Besides losing a friend, the worst part about it for me was that I predicted it with chilling accuracy. Earlier in the day she had asked to borrow a little money or to get her something to drink or something like that. I knew that that could or would be enabling her and told her I couldn't do it. She wasn't happy about that as addicts often aren't when their requests are rejected. I'd gone to a meeting with her previously when she asked--I think for moral support--but that night I didn't. After rejecting enabling her, I talked to a friend of hers a little later. I told her friend that I couldn't control whether my addict friend finds a way to get what she doesn't need, but that I wasn't going to inadvertently enable that. I said, I don't want to enable her and get a call later that she had wrapped her car around a tree. Famous last words...

Unfortunately, the next morning, I got a call from another friend that she had died in a horrible one-car crash the previous night. She swerved off the highway and the foundation of a sign. I then told him what I said to her friend. I was like, "I wasn't meaning to be right or make a prediction". But, sometimes somehow you just know when a bad outcome is inevitable. I had helped another friend years previously with alcohol detox. That gave me enough hubris to think I could "be the difference-maker". Anyway, the circumstance with my friend had reinforced something I think I already knew on some level, but denied: You can't "fix" everybody. People needing help have to be ready to help themselves before you can help them to get to a better place. I had to relearn that you can't help everyone.

You never forget a circumstance or person like that. I guess in the back of my mind, I always knew that she would go too young, that her life wasn't going to have a good ending. I had told her about two weeks prior that she needed to get herself together as I didn't want to be reminded one day of this conversation being one of the last we had. Unfortunately, once again, that was a 'prediction' I didn't want to be right on.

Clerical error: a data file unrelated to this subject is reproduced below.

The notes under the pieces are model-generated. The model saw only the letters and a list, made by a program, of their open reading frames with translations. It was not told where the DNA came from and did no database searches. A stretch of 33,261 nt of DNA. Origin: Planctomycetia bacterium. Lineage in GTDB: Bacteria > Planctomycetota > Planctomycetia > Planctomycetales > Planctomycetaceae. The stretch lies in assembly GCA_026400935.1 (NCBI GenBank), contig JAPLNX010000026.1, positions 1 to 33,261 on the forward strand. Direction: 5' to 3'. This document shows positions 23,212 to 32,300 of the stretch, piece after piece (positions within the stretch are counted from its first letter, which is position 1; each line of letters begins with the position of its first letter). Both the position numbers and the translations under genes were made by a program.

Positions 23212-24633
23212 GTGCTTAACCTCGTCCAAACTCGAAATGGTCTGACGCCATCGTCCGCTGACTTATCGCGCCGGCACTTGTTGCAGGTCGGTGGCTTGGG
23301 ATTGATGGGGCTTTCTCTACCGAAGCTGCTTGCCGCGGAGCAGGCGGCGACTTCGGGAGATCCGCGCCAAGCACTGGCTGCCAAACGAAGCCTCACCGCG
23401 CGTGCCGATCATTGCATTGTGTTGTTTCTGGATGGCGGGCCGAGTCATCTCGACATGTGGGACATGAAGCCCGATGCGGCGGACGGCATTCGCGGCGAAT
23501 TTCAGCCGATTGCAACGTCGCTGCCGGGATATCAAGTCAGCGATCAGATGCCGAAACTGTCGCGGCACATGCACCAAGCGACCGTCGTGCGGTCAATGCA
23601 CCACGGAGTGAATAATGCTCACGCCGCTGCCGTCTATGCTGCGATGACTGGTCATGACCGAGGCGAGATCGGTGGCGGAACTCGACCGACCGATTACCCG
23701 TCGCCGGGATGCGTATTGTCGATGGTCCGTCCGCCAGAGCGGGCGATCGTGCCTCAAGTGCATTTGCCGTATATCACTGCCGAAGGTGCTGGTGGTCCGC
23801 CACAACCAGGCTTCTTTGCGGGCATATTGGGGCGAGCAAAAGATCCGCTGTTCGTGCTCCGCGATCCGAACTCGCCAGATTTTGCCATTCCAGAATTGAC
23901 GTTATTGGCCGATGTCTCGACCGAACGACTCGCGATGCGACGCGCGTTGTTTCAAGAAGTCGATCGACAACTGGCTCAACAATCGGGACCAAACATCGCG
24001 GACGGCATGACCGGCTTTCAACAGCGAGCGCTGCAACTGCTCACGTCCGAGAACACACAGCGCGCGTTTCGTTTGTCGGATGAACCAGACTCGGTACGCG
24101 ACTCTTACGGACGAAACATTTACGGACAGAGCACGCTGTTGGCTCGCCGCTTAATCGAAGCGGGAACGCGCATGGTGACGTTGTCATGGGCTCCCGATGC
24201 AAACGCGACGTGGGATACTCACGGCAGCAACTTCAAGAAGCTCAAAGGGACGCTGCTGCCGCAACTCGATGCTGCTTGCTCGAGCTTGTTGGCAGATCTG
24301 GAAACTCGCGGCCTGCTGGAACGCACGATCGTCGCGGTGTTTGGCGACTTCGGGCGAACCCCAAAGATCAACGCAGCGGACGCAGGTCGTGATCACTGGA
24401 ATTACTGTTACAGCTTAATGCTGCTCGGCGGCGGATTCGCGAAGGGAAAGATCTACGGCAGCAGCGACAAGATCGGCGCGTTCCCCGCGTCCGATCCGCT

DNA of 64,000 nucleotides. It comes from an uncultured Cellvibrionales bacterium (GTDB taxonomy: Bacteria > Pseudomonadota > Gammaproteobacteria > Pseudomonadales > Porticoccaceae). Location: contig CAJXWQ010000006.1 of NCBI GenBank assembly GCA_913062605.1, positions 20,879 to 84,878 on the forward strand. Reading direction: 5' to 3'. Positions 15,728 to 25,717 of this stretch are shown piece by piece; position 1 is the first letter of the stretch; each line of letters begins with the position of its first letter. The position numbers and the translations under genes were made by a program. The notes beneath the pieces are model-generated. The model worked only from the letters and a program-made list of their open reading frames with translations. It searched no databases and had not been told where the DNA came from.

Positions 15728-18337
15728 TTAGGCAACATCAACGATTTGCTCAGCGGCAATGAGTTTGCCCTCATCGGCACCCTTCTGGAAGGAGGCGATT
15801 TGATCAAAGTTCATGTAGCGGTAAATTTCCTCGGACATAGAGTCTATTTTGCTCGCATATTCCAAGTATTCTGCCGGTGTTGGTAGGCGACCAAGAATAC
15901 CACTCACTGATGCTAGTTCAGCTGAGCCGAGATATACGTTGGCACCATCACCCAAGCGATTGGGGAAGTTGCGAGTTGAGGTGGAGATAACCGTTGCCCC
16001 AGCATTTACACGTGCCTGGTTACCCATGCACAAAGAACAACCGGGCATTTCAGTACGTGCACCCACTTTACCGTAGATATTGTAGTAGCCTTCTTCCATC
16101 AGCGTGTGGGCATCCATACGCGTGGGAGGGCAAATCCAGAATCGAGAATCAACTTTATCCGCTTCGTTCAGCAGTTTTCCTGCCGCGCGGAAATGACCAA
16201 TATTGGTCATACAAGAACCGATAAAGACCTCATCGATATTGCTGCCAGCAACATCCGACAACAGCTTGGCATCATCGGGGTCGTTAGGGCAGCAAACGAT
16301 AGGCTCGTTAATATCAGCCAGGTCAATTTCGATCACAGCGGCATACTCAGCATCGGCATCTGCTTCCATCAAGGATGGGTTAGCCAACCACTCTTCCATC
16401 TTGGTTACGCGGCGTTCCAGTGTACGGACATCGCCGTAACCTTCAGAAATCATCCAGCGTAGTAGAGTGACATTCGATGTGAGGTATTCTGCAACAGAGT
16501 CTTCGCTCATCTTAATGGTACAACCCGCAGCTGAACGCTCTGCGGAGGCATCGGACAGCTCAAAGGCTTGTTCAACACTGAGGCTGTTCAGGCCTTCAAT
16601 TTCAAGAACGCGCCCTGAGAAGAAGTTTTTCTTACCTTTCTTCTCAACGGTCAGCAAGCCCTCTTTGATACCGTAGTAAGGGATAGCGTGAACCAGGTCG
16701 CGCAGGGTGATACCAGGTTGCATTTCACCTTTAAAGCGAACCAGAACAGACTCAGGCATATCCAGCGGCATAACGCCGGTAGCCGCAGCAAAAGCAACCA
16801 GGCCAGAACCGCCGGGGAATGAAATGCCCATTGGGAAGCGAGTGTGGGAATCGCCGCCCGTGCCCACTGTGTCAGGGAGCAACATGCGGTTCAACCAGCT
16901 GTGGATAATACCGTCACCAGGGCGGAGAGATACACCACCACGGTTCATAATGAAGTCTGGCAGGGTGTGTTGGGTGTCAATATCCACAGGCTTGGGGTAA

Anyway, I guess the moral of the story is this:
  • Always seek a healthy outlet for your life's worries.
  • Never start something that you have to convince yourself that you won't get hooked or that you can stop at any time. If you have to convince yourself, you've basically already admitted you are at-risk.
Anyway, thanks for reading this if you've gotten this far and I hope you have gotten something out of it. I don't know how to end this except to say, always make good choices and encourage loved ones to do so too.

-- Rich

* The irony of the situation is that the friend of hers that I talked to before her accident eventually was claimed by drug addiction (or its affects as well). I kept in touch with her friend for a while, but years later I checked her friend's Facebook and it said, "In remembrance of"... I found out the details of hers friend's passing through a common friend of all of us.